Love in the air: Pope marries couple on papal plane in Chile
ABOARD THE PAPAL PLANE (AP) — Pope Francis celebrated the first-ever airborne papal wedding on Thursday, marrying two flight attendants from Chile’s flagship airline at 36,000 feet during a flight from Santiago.
Bride Paula Podest, 39, and groom Carlos Ciuffardi, 41, said “I do” after telling Francis that they had been married in a civil service in 2010 but had been unable to follow up with a church ceremony because of the Feb. 27, 2010, earthquake that rocked Chile.
Francis then offered to marry the LATAM flight attendants aboard the Airbus 321 en route to the northern beach city of Iquique, and they readily agreed. The head of the airline served as the witness.
“He told me it’s historic, that there has never before been a pope who married someone aboard a plane,” Ciuffardi told journalists.
Ciuffardi said the pope also told them: “This is the sacrament that is missing in the world, the sacrament of marriage. May this motivate others to get the sacrament of marriage. I’ll do it for this reason.”
Podest and Ciuffardi, who have two children, 6-year-old Rafaela and 3-year-old Isabela, said they plan to take a “mini-honeymoon” and return to Santiago on Friday.
Francis is wrapping up his visit to Chile in Iquique, where he celebrated Mass for members of the city’s growing immigrant community before heading to Peru.
The remarkable wedding transpired seemingly spontaneously, as is often the case with the ever-surprising Francis: The flight crew was gathering in the front of the plane for a photo with the pope when the couple told him they were married and he motioned for them to sit next to him.
“We told him that we are husband and wife, that we have two daughters and that we would have loved to receive his blessing,” Ciuffardi said. “All of a sudden he asked us if we were married in the church, too.”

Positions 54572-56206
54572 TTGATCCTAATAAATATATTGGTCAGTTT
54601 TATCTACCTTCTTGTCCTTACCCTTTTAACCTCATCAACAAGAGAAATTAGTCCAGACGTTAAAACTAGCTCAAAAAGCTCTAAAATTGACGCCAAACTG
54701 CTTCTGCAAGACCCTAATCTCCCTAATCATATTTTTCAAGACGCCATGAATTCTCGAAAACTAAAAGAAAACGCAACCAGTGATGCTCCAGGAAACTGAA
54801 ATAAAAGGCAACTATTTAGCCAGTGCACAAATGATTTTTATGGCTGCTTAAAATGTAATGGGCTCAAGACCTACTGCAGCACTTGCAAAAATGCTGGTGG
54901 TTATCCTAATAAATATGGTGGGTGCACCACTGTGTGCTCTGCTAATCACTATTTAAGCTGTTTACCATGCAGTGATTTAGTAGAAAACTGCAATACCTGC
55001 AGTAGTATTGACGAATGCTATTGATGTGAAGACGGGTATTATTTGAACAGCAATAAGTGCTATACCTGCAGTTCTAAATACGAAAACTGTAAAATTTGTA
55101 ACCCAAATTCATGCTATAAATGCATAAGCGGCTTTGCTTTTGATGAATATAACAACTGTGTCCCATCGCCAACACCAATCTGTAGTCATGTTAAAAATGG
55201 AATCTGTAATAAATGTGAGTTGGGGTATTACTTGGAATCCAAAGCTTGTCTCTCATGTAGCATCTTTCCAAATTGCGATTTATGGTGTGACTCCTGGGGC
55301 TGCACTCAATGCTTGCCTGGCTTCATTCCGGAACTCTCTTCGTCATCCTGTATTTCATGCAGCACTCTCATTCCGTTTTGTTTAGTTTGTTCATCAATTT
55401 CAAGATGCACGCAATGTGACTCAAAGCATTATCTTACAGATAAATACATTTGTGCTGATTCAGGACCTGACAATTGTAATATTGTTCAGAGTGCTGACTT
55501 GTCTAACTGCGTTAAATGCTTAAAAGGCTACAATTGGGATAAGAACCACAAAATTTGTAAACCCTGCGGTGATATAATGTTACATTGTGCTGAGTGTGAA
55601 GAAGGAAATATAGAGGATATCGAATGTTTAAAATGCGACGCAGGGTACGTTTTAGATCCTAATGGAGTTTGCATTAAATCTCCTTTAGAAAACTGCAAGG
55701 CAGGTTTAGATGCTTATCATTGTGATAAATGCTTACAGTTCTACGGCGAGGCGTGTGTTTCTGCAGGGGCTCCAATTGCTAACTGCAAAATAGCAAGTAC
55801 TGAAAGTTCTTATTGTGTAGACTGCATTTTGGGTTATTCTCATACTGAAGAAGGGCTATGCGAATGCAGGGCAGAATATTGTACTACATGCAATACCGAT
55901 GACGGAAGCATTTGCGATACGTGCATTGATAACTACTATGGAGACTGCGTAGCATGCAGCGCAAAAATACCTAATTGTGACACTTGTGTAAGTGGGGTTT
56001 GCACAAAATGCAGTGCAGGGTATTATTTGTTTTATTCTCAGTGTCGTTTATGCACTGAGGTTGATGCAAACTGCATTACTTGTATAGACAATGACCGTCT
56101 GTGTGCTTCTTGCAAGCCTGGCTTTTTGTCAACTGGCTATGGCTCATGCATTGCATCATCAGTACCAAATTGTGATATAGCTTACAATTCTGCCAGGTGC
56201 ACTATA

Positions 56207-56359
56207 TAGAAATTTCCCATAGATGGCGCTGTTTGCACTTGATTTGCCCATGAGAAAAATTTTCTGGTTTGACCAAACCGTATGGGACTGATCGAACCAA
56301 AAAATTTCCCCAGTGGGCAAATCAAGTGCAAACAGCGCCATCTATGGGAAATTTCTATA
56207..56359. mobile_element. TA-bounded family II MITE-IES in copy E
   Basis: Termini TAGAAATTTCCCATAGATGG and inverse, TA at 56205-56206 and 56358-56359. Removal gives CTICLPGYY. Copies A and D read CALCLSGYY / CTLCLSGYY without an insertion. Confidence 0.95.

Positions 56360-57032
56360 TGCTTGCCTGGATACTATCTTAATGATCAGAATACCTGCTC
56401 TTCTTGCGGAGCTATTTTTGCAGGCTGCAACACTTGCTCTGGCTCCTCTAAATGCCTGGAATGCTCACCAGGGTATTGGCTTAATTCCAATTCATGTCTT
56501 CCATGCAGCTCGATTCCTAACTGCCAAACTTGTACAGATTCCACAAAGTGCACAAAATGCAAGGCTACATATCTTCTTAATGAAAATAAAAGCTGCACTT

The couple explained that their church’s bell tower had fallen during the quake, forcing the cancellation of the service. One thing led to another, and they never followed up.
“He liked us and he asked, ‘Do you want me to marry you?’” Ciuffardi recounted. “He asked: ‘Are you sure?’ ‘Yes, of course!’ we said.”
A Vatican official hastily drew up an official, albeit handwritten marriage certificate, stating that the two had consented to the sacrament of marriage on Jan. 18 and that Francis had celebrated the marriage “aboard the papal plane from Santiago to Iquique.”
A stunned Podest was nearly speechless during the remaining hour on the flight as she recounted the story to the 70 or so journalists who travel with the pope on his foreign trips.
She said Francis offered a bit of advice to the not-so-newlyweds: “The wedding rings shouldn’t be too tight, because they’ll torture you, but if they’re too loose, they’ll fall off. So we have to be careful,” she said blushing.
Podest said she and Ciuffardi had also explained to Francis that when they first started dating, she was his boss at LATAM. Francis asked if she was still the boss, and both readily agreed.
“And that’s why the marriage works,” Ciuffardi said.
After applause — and a breakfast of fresh fruit, croissants, coffee and tea — the plane landed in Iquique and the couple bid the passengers farewell.
“We hope you had a good flight,” the bride said.